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Turbulence in Africa’s e-commerce sector continues, with more layoffs
By our News Team | 2023
Kenya’s Twiga Foods platform reveals more job cuts and another restructuring as turmoil among industry players shows no sign of abating.
The turbulence in the African e-commerce sector continues, with leading Kenyan-based B2B platform, Twiga, announcing restructuring and layoffs last week.
Around 280 people – a third of the permanent Twiga workforce – will leave because of what the company calls “strategic operating adjustments to enhance its service delivery capacity”.
Photo credit: Twiga Foods
It adds in a statement posted on its website that “this has been influenced by the current business environment where people’s purchasing power continues to decline”.
Twiga Foods Ltd is a tech-driven fresh food platform that connects suppliers (including farmers) with vendors that supply consumers – mostly in the informal retail sector in Kenya and Uganda.
B2C e-commerce platforms have typically been viewed as more vulnerable to the current market ups and downs, but this is not the first time that Twiga has had to retrench staff and restructure. The last time was in June this year, when it let go its internal sales team in favour of using independent contractors.
Twiga will, however, continue to operate Twiga Fresh, a food farming and distribution project it launched in May 2022. Twiga Fresh grows onions, tomatoes and watermelons on a 650-hectare farm in Taita Taveta, a county approximately 360km southeast of Nairobi.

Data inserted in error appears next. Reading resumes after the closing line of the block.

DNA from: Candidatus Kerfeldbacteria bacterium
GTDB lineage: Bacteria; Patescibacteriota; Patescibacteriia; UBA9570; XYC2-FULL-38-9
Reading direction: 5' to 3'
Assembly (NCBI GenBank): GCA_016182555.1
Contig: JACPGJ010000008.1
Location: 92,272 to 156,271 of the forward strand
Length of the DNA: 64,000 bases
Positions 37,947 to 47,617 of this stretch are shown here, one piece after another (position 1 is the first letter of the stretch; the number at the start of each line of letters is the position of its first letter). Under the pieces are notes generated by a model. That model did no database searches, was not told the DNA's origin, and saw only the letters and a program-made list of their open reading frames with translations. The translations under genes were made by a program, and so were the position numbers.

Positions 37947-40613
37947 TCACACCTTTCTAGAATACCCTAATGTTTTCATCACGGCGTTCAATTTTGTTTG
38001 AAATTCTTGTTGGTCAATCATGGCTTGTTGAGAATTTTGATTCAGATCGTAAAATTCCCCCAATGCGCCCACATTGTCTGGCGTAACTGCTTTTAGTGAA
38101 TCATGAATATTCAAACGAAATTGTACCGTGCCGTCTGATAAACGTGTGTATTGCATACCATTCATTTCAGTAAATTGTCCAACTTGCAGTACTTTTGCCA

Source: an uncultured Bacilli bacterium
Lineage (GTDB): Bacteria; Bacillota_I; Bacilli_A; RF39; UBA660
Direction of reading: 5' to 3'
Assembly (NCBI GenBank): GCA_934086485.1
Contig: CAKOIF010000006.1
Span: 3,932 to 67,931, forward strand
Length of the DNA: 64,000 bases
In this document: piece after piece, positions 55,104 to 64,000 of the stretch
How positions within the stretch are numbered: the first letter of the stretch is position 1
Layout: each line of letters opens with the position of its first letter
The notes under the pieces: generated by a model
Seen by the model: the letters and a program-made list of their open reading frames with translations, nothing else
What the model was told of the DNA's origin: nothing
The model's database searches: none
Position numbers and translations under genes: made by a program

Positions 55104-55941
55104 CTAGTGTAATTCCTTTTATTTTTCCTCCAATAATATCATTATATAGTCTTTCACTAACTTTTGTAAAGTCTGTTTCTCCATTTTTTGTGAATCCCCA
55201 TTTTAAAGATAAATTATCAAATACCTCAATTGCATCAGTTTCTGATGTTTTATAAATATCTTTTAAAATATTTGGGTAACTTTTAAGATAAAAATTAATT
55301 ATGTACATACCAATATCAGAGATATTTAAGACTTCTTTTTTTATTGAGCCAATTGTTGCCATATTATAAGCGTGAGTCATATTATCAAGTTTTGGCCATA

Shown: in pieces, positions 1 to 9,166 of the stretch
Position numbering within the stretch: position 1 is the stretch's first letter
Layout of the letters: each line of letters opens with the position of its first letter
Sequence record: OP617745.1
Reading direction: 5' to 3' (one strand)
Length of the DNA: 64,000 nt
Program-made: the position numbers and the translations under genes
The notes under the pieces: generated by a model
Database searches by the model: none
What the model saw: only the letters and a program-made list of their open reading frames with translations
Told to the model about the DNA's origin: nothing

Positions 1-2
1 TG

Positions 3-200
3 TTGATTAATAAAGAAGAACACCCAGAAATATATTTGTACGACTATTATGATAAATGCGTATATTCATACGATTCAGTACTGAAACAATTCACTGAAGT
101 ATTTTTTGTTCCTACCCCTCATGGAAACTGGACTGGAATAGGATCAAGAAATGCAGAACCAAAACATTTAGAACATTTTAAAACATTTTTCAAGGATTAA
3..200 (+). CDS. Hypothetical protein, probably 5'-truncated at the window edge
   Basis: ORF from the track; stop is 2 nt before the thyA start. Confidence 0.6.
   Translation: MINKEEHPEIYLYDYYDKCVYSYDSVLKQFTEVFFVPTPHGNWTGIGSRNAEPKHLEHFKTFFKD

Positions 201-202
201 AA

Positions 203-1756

E-commerce players are struggling to achieve profitability
Despite a proliferation of B2B and B2C e-commerce platforms in Africa – often attracting significant foreign investment – the sector has been turbulent and struggling to achieve profitability.
“For instance, the NYSE-listed Jumia, which is Africa’s biggest e-commerce platform, is still not profitable since its launch in 2012 despite reports of growth in the African e-commerce scene,” reports the Kenyan news portal, Citizen.Digital.
“Trendtype believes Twiga probably will close its operations in Uganda for the same reasons Copia did – trimming costs and focusing on the more competitive and developed market [in] Kenya,” says Trendtype, the London-based emerging markets consultancy.
“It is increasingly clear that the cash crunch among grocery buying platforms will have casualties. There are six major buying platforms in Kenya: Twiga, Copia, Wasoko, Marketforce, Omnibiz and social selling app Kapu.
“Of those, Marketforce is the most vulnerable because its operations are spread across five countries and it is very unlikely it can cover those costs in the mid term.
“We also question whether the timing of Omnibiz’s entry in late 2022 will lead to its successful embedding in the Kenyan supply chain, given the crunch.”
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